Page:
Gun sales slow with economy

Guns are a red-hot item in Grand Junction, but it wasn’t long ago that firearms sales were white-hot.

Retailers in Mesa County said they’re seeing a slowdown similar to one reflected in statewide numbers of Instachecks reported by the federal government to the Colorado Bureau of Investigation.

Instachecks are the required background checks of gun buyers to make sure they legally can purchase a gun.

The slowdown doesn’t reflect a lack of interest in firearms, said Jim Palmer at the gun counter of Gene Taylor’s Sporting Goods, 445 W. Gunnison Ave.

“We’ve got a lot of people looking, but nobody’s got any money to spend,” Palmer said.

In January, according to statistics on the CBI Web site, there were 16,258 Instachecks logged in Colorado. In January 2009, there were 19,285, according to the site.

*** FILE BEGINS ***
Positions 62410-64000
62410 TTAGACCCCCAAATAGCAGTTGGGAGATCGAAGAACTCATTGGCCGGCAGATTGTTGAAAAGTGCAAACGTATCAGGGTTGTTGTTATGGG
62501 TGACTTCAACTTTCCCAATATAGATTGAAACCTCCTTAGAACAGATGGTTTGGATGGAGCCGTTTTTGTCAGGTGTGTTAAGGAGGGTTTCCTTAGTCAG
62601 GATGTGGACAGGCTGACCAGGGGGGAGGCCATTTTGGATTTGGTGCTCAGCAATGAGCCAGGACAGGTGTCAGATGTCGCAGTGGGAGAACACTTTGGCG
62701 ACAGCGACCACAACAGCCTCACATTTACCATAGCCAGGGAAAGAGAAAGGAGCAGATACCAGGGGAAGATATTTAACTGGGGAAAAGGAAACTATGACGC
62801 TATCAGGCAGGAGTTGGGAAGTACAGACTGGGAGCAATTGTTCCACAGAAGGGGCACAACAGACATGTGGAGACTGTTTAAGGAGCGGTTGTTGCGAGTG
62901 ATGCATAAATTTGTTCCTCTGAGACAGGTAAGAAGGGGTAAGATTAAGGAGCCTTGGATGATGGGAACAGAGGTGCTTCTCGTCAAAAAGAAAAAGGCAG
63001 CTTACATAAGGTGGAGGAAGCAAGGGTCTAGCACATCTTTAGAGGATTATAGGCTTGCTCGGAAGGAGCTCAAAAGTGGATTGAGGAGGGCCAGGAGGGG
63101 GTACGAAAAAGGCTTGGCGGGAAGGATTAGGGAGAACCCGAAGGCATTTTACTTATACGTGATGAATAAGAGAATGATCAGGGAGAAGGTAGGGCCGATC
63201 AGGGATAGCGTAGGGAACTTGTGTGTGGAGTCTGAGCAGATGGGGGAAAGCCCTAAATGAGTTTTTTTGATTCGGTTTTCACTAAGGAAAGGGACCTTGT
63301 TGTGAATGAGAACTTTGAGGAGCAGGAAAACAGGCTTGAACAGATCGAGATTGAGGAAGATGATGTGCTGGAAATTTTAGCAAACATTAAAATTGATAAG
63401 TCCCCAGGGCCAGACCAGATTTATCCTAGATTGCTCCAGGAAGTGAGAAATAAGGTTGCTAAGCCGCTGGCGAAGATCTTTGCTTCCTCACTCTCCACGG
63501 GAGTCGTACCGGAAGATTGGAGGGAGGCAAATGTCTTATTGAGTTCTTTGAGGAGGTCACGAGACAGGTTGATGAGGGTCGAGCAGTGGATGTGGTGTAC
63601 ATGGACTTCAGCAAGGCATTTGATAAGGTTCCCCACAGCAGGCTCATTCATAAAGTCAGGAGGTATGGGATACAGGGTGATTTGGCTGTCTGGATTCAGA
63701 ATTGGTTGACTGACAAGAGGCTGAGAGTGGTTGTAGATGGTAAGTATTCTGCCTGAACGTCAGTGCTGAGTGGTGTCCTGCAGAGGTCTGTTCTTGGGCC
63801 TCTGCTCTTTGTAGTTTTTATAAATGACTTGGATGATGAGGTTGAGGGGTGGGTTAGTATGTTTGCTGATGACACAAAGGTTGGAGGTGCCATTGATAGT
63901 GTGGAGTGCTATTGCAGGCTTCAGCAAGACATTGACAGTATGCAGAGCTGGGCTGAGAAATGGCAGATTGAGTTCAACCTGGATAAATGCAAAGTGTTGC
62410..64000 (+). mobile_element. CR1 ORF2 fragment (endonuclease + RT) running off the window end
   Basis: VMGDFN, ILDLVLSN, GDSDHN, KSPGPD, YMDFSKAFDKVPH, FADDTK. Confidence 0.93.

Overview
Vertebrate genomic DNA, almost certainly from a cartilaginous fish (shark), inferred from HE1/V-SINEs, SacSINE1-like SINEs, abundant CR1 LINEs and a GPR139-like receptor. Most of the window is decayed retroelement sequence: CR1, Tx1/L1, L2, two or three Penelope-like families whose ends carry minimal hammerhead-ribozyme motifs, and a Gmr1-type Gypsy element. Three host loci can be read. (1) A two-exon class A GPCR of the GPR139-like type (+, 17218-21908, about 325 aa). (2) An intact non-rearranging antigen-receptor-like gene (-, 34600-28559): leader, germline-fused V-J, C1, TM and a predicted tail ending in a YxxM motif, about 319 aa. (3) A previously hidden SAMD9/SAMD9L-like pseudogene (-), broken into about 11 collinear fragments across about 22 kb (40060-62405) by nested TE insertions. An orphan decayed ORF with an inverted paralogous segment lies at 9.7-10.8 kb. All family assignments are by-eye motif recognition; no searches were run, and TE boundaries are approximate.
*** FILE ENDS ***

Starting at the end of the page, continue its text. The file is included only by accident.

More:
Through 2009, there were 208,025 Instachecks conducted in Colorado, with 20,825 in December.

In 2008, there were 202,772 Instachecks, and in 2007, there were 160,456.

Sales at Jerry’s Outdoor Sports were running counter to the trend, up more than 50 percent over last year, said Norm Kinney, who works at the gun counter.

Sales at Sportsman’s Warehouse in Grand Junction are doing well, especially with handguns, said gun manager Fred Ladage.

“It seems there are some we just can’t get in fast enough,” he said. “There’s actually a lot of gals coming and getting small handguns.”

That didn’t surprise Linn Armstrong, who conducts handgun-safety and concealed-weapons permit classes in Grand Junction.

Women, who once made up 20 percent of his classes, now account for 50 to 55 percent of them, Armstrong said.

Armstrong dismissed the idea that continuing interest in firearms is driven primarily by perceptions of President Obama.

“It still goes back to 9/11,” Armstrong said, referring to the terrorist attacks of Sept. 11, 2001.

“Women are taking charge of their lives, and firearms are part of it in ways they weren’t before 9/11.”

Women are more and more becoming primary breadwinners and, Armstrong said, “They’re just not going to be victims anymore.”


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